Rick Jacobson, ASGCA, was one of those busy designers and had recently left the Nicklaus Organization. He was looking for a design associate to help grow his new firm. I accepted the position with Rick and I was fortunate enough to learn from him for nineteen years designing both new and renovated golf projects in the US, China, and Japan while becoming a member of the American Society of Golf Course Architects.
As the design world went through some challenging times after the economic turndown, an opportunity to return the Wadsworth Company presented itself. I actually had the opportunity to work on a project that I was very familiar with as Rick and I had been consulting with this club for 20 years. So now I have come full circle with the Wadsworth Company and share time doing business development and serving as director of the Wadsworth Golf Charities Foundation.
Wadsworth is one of the largest and most recognized golf construction companies in the country. Tell us a little bit about the company history:
Brent Wadsworth was the visionary for the company. After serving in the Air Force, Brent started in golf as a golf course architect working with Robert Bruce Harris and then partnering with Edward Packard. He eventually saw the need in the industry for a construction company that was dependable and operated with integrity and honor. He started the Wadsworth Golf Construction Company in 1958 with the motto of “Devotion to duty, proudness, and extraordinary satisfaction.”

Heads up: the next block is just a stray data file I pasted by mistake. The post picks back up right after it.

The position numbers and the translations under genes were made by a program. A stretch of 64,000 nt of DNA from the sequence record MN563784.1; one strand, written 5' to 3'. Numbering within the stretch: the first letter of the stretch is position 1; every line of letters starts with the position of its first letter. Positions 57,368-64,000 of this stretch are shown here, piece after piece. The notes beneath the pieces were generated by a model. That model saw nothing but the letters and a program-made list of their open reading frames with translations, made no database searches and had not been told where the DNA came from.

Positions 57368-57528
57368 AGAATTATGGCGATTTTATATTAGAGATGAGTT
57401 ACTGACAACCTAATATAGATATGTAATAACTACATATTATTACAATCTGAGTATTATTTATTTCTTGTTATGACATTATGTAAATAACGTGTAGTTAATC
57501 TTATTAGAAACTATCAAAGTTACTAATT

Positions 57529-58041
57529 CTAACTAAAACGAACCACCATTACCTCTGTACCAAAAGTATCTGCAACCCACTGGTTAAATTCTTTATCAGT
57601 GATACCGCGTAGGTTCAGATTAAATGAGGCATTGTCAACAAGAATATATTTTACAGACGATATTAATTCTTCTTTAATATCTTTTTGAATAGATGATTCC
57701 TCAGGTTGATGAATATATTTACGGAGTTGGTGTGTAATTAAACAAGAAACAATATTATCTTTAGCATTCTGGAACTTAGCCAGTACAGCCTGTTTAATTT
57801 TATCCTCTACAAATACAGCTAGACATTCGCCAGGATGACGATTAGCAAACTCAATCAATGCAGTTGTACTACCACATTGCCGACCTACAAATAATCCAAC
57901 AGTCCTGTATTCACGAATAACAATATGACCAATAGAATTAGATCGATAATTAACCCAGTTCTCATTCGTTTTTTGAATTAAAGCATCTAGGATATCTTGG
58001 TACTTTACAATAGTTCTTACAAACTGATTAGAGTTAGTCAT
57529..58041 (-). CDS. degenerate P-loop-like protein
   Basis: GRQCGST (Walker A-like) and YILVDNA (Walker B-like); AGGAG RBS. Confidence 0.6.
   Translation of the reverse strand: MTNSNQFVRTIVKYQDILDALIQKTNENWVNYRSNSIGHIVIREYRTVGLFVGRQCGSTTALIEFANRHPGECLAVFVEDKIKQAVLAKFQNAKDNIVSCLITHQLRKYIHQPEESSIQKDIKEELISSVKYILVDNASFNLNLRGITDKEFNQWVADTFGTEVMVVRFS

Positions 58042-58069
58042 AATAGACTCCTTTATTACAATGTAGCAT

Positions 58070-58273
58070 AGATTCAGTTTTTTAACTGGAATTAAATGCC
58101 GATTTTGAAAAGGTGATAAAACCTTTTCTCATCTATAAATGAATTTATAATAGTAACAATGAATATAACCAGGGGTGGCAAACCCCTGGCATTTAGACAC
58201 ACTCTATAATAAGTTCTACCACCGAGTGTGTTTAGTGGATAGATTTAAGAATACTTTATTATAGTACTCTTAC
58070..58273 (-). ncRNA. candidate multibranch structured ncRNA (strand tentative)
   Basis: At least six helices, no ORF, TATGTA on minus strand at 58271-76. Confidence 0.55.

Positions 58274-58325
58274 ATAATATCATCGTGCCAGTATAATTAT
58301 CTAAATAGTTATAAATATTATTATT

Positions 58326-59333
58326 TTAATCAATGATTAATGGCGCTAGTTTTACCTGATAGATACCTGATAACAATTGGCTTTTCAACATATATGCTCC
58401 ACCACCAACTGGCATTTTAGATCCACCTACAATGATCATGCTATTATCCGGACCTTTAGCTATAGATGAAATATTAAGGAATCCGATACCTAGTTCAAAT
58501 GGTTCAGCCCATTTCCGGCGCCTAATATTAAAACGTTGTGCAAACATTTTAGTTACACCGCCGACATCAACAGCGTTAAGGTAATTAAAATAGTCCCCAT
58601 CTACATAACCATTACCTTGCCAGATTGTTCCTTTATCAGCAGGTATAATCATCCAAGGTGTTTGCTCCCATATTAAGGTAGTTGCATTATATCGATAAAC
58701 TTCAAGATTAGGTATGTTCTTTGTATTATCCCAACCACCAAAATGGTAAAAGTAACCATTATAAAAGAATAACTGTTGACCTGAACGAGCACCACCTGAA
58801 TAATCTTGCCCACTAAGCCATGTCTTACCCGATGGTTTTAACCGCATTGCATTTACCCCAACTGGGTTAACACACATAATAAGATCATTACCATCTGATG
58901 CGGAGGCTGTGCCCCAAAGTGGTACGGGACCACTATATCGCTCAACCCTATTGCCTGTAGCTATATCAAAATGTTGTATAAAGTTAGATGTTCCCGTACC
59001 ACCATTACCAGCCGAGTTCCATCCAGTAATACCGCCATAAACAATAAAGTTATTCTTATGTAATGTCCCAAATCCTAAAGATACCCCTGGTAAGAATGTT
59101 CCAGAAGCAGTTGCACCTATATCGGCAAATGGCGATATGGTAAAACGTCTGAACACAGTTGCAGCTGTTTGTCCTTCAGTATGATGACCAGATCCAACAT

Brent’s first employee was John Cotter, and John managed the day-to-day operations of the company. Having much success and developing great relationships with architects such as Dick Nugent, Arthur Hills, and Jack Nicklaus, the need for expansion came early and eventually led to additional offices in Arizona (Southwest Division), Florida (Southeast Division), Hawaii (Pacific Division) and Pennsylvania (Mid-Atlantic Division). One of the first projects in the state of Florida was in 1970, where Brent had an opportunity to be an initial investor. Innisbrook Resort’s Copperhead continues to be a stop on the PGA Tour hosting the Valspar Championship.
How many courses has Wadsworth built, and how many countries have you worked in?
The company has now completed over 1,000 projects across the United States, working in 47 of the 50 states. International work was never the company’s focus but did complete work in the Virgin Islands, Sonora, Panama, Guam, and Mexico.
Wadsworth is a large company and is committed to giving back to the industry that has been so integral in its own growth. Tell us about Wadsworth Golf Charities Foundation.